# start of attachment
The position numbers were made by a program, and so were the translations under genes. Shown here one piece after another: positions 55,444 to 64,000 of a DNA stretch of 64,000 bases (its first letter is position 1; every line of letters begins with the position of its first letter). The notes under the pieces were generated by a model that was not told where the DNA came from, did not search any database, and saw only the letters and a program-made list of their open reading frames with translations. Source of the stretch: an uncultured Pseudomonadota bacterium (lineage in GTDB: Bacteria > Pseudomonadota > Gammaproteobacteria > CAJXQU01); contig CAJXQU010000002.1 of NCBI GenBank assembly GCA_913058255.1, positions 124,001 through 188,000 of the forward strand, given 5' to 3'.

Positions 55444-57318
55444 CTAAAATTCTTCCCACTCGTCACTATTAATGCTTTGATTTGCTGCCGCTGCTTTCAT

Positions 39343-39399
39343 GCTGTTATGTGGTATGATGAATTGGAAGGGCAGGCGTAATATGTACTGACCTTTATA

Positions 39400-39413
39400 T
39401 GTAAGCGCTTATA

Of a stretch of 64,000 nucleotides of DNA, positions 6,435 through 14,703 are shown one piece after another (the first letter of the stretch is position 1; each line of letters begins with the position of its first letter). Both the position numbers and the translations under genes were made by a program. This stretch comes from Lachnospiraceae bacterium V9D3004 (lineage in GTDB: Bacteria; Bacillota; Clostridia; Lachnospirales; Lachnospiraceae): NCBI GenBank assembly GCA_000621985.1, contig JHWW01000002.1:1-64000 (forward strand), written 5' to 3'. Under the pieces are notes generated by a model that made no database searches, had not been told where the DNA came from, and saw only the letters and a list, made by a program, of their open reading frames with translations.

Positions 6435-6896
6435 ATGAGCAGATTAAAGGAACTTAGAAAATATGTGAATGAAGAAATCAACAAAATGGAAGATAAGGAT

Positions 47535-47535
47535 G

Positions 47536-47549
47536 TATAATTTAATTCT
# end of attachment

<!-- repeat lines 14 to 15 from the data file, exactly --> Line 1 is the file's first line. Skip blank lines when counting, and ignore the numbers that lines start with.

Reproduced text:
Positions 47536-47549
47536 TATAATTTAATTCT